Soul of the Nilgiris, by Cleber Campos and various

Pentagram London designer Cleber Campos has worked with Indian photographer and author Ramya Reddy on a new book which delves into the history of the Nilgiris mountainous district of Southern India, otherwise known as the Blue Mountains. The book draws on its changing environment and landscape, culture, colonial history and the lives of the indigenous people and tribes who live there. The book has taken nine years to create, and features interviews with locals and over 300 photographs. The design of the book has also involved the local community, as 40 female artisans of the Toda tribe have hand-embroidered the spines of each copy of the book, with over 50 different nature-inspired patterns. There have been 2,000 copies made.

Lumi keyboard, by Roli

Music technology company Roli has launched a smart keyboard that aims to help anyone learn how to play the piano with ease. The light-up keyboard is connected to an app, which include a library of hundreds of songs. Once a user has searched for and chosen their tune, the keyboard flashes with multi-coloured lights, guiding the user and showing them how to play. It is modular, and can double or triple in size to form a full piano by magnetically snapping multiple keyboards together. There’s also an option for users to improvise, change to more advanced settings such as by reading sheet music, and take lessons via the app to learn basic musical skills such as scales, chords and playing techniques. Lumi is available for pre-order on Kickstarter until 17 July and will ship in October 2019.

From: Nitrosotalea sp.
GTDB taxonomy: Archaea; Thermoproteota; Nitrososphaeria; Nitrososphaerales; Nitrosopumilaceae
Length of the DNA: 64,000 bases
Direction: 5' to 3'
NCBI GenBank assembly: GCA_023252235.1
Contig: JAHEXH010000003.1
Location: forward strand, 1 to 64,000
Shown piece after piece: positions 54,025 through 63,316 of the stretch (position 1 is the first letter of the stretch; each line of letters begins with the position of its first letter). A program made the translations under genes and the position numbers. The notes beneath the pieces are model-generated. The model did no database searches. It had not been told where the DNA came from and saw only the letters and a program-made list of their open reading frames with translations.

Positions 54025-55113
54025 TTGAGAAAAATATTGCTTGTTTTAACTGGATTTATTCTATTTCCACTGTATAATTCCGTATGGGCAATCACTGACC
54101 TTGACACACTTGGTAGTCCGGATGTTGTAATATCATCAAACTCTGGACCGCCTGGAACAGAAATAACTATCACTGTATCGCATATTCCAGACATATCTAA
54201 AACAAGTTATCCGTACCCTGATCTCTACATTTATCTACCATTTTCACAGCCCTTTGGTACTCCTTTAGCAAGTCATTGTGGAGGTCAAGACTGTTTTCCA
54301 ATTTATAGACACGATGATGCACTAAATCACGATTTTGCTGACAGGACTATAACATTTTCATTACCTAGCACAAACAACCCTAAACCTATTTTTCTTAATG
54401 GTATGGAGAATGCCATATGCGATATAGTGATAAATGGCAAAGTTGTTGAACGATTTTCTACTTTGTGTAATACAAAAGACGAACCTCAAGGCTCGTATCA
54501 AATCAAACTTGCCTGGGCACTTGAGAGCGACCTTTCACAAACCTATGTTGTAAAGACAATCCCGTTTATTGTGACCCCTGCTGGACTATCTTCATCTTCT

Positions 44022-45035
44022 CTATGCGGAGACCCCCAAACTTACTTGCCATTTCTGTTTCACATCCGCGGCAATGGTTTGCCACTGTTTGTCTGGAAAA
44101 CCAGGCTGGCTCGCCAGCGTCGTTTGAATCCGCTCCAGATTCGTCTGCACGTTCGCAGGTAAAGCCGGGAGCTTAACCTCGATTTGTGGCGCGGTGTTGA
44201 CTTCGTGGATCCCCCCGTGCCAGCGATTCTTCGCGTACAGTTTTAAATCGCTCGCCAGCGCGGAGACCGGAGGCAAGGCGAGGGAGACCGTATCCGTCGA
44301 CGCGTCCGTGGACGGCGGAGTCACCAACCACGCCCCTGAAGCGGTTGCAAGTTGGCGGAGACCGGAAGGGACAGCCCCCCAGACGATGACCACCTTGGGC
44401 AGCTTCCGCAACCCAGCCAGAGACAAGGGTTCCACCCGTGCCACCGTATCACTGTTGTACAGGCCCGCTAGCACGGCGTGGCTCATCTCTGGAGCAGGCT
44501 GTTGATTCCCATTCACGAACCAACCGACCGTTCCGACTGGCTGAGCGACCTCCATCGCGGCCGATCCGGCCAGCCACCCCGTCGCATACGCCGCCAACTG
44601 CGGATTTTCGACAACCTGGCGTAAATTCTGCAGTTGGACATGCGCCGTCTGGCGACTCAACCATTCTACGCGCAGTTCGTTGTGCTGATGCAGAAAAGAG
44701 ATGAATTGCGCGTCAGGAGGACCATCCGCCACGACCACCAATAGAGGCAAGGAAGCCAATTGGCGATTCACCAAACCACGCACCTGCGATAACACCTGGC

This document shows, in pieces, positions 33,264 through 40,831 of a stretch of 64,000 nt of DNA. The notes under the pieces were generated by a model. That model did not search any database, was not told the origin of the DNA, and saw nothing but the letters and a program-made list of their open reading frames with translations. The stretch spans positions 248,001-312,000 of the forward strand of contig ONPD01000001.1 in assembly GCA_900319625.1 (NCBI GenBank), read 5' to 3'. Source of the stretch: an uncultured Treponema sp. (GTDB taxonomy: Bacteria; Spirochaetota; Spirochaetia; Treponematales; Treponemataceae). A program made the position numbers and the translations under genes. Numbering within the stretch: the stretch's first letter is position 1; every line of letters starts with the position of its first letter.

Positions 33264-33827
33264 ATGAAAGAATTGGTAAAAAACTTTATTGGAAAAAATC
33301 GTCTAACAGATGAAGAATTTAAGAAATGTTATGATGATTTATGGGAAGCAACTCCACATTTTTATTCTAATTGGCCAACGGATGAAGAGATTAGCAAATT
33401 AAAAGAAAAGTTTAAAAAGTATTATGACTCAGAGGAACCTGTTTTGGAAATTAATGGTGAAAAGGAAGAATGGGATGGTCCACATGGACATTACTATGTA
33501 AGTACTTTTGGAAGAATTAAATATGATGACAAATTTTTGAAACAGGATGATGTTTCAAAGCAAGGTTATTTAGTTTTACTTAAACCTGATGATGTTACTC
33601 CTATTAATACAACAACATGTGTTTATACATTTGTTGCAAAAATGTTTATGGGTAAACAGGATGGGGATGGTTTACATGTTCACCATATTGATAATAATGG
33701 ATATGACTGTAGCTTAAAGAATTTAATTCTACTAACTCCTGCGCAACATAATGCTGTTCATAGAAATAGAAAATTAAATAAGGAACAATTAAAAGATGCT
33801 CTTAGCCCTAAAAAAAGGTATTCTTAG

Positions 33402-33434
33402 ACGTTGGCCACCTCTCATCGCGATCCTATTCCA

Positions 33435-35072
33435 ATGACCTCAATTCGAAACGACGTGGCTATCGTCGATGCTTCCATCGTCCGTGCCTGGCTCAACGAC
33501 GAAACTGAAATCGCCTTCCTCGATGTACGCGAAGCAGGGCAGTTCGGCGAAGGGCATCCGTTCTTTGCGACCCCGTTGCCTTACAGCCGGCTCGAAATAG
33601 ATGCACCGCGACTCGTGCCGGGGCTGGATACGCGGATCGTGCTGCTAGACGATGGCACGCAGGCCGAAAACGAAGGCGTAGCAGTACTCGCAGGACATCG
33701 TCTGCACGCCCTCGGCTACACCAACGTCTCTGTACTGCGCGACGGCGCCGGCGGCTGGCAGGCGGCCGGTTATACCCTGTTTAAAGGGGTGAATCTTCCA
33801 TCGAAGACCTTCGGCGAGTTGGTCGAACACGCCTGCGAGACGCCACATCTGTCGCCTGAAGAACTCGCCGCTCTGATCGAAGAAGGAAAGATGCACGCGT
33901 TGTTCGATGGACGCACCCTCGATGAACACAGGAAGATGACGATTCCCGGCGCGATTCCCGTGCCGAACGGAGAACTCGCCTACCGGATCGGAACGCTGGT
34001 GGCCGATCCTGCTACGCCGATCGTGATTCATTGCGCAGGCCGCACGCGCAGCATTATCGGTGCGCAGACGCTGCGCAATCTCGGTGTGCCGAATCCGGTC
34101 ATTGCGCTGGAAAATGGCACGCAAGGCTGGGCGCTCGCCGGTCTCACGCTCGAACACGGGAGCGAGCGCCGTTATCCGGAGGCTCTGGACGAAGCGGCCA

Global Banking Alliance for Women rebrand, by Design Bridge